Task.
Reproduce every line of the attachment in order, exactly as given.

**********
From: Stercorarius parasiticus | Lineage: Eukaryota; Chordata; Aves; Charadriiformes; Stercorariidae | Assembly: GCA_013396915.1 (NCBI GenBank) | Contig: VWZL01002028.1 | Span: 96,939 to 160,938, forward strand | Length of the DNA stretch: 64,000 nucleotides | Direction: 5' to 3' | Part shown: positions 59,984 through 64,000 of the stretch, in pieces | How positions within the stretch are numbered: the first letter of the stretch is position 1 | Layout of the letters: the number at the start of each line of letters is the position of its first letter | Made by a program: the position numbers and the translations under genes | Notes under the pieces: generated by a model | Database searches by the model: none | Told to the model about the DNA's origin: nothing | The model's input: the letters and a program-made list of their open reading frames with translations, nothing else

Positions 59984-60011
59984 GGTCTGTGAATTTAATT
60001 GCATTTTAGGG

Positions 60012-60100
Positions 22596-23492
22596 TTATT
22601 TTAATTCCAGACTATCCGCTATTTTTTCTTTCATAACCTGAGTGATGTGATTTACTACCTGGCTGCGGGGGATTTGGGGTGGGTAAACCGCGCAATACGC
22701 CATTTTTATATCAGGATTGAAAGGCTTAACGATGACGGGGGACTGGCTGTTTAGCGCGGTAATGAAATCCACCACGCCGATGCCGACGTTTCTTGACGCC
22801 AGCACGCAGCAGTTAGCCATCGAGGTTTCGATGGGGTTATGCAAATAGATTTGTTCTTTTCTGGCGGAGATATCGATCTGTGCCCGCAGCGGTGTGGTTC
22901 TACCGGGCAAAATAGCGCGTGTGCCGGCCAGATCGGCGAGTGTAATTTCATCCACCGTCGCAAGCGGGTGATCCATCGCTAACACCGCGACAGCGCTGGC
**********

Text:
From: Stercorarius parasiticus | Lineage: Eukaryota; Chordata; Aves; Charadriiformes; Stercorariidae | Assembly: GCA_013396915.1 (NCBI GenBank) | Contig: VWZL01002028.1 | Span: 96,939 to 160,938, forward strand | Length of the DNA stretch: 64,000 nucleotides | Direction: 5' to 3' | Part shown: positions 59,984 through 64,000 of the stretch, in pieces | How positions within the stretch are numbered: the first letter of the stretch is position 1 | Layout of the letters: the number at the start of each line of letters is the position of its first letter | Made by a program: the position numbers and the translations under genes | Notes under the pieces: generated by a model | Database searches by the model: none | Told to the model about the DNA's origin: nothing | The model's input: the letters and a program-made list of their open reading frames with translations, nothing else

Positions 59984-60011
59984 GGTCTGTGAATTTAATT
60001 GCATTTTAGGG

Positions 60012-60100
Positions 22596-23492
22596 TTATT
22601 TTAATTCCAGACTATCCGCTATTTTTTCTTTCATAACCTGAGTGATGTGATTTACTACCTGGCTGCGGGGGATTTGGGGTGGGTAAACCGCGCAATACGC
22701 CATTTTTATATCAGGATTGAAAGGCTTAACGATGACGGGGGACTGGCTGTTTAGCGCGGTAATGAAATCCACCACGCCGATGCCGACGTTTCTTGACGCC
22801 AGCACGCAGCAGTTAGCCATCGAGGTTTCGATGGGGTTATGCAAATAGATTTGTTCTTTTCTGGCGGAGATATCGATCTGTGCCCGCAGCGGTGTGGTTC
22901 TACCGGGCAAAATAGCGCGTGTGCCGGCCAGATCGGCGAGTGTAATTTCATCCACCGTCGCAAGCGGGTGATCCATCGCTAACACCGCGACAGCGCTGGC